Revelation as a Circular Letter

An Epistle

RB’s discussion of Revelation as a circular epistle has some important and potentially mind-blowing implications. The writing is dense; much of what RB says here can’t be condensed. So I quote him extensively in this post. It is a lengthy post, but I am passionate about this and don’t know how to do otherwise. Interested parties are encouraged to get this book!

Revelation as an Epistle

Many misreadings of Revelation occur because it is overlooked that this whole work is an epistle, a letter written to then existing churches, and not to some far-off end-time/last-day generation.

While most directly concerning the seven churches, Revelation has interest to a broader audience. 1 Corinthians is very targeted to one church; but we all benefit from that epistle [cf. Col 4:16].

Meet the Seven Churches

John uses a unique strategy in Revelation. The body of his message is for all the churches. But he has very different, very specific introductions for each church. These are the famed ‘seven letters’ to the churches.

Seven Churches OrderThe churches are named in the order a messenger delivering this letter to them from Patmos would most naturally follow.

The churches faced very different problems, and they faced some common problems very differently. Each ‘letter’ is an ‘introduction’ to the whole book, in which Jesus addresses that specific church.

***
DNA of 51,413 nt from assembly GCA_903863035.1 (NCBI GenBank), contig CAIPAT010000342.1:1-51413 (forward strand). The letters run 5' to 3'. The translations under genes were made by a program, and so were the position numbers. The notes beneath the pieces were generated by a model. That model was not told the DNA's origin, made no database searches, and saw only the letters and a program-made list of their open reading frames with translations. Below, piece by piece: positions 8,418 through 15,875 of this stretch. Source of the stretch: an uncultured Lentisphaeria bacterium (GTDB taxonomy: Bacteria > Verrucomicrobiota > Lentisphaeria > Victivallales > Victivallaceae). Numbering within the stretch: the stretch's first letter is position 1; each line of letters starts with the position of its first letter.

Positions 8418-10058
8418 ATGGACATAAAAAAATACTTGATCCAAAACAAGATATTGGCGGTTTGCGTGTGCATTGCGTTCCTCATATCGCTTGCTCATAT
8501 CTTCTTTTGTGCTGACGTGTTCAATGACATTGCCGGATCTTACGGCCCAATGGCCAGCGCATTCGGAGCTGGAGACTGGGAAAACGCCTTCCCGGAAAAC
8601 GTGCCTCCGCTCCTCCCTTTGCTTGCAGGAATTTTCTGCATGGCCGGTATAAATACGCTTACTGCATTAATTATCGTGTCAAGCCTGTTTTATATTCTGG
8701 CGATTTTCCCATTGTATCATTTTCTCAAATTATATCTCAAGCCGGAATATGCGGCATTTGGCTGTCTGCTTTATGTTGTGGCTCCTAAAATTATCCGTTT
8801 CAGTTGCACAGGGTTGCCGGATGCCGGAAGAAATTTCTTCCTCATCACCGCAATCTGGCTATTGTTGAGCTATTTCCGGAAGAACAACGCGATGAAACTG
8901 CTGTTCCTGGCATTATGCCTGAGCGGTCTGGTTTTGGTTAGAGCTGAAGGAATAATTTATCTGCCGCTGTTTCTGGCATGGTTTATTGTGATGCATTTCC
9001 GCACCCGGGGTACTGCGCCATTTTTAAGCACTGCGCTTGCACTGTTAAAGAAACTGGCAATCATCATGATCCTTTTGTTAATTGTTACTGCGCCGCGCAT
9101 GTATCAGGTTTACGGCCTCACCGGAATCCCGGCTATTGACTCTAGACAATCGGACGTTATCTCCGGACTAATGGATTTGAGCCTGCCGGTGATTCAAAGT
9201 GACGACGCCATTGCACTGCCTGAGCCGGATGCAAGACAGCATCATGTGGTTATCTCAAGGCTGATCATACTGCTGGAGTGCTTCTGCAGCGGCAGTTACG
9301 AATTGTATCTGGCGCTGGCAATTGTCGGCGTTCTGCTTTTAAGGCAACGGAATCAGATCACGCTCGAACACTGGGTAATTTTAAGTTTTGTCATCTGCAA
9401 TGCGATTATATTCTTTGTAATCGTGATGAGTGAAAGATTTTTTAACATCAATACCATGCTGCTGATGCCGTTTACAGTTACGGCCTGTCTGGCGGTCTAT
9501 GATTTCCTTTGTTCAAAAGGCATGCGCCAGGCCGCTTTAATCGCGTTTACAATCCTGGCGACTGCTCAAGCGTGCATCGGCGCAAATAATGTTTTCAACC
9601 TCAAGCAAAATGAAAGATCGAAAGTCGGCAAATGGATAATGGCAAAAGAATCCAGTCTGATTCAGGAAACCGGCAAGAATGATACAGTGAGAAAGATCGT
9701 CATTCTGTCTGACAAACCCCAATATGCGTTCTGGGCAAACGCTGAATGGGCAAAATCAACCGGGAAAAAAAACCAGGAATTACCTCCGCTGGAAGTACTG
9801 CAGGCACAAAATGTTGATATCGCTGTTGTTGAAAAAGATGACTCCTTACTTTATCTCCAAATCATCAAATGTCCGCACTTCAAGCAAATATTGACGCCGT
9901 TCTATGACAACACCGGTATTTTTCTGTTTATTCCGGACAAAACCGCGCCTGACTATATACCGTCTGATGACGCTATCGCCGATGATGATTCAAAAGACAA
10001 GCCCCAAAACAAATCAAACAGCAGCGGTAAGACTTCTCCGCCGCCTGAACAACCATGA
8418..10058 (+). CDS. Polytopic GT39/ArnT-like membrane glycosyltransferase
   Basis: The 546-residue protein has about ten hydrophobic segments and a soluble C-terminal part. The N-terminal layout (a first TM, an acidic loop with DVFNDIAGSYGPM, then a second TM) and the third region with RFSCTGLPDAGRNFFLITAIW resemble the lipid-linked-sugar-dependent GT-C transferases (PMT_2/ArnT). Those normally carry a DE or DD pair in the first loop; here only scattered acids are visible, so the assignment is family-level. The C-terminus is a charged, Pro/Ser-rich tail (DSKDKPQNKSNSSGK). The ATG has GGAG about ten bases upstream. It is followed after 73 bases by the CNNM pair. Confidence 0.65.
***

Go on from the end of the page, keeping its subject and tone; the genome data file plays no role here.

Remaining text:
God Sanctions Other ‘Interpretations?’

The Revelation as a whole is a circular letter written to seven churches. But John intended for it to be read from seven different perspectives. [This seems to be to be HUGELY liberating to fundamentalists who are bound so very slavishly to the ‘one’ reading allowed every passage!].

Churches in turn are promised future salvation ‘to him who overcomes!’ This is the call to eschatological [future] battle. But what is victory? What does it mean conquer? The letters don’t explain that; but that is explained in the central chapters of this epistle. Likewise, our eschatological destiny is described at the end of the epistle.

John’s World, Ours, or Both…

John lived under Rome’s worldwide tyranny. He wanted the churches to see how that tyranny related to the issues they faced. He wanted them to see how their struggle on the issues fit in God’s great battle against tyranny, and how it served God’s purpose to establish his kingdom.

RB observes that not all Christians were poor and oppressed by Rome’s tyrannical system. Many were affluent and compromised with it. For them, the judgments described in Revelation came not for consolation but as stern warnings of the danger they incurred. It was not only pagans, but many of John’s hearers/readers were tempted to or actually did worship the beast [as those who listened to Jezebel at Thyatira].

Comfort or warning, the application of Revelation turned on the group to which hearers belonged, and their relationship with Rome’s tyranny. Asia Minor had more churches than seven. But the wealth of perspectives John provided allows all the churches to find analogies in his representative sampling of churches.


Thus read, Revelation becomes a devastating critique of much Christian profession. They are not alone, but even some very ‘fundamentalist’ sects uncritically endorse US militarism, war, foreign interventionism, plus domestic repression [law-and-order] and poverty [austerity, wage cuts, medical/benefits cuts, interest rates favoring the wealthy, etc.].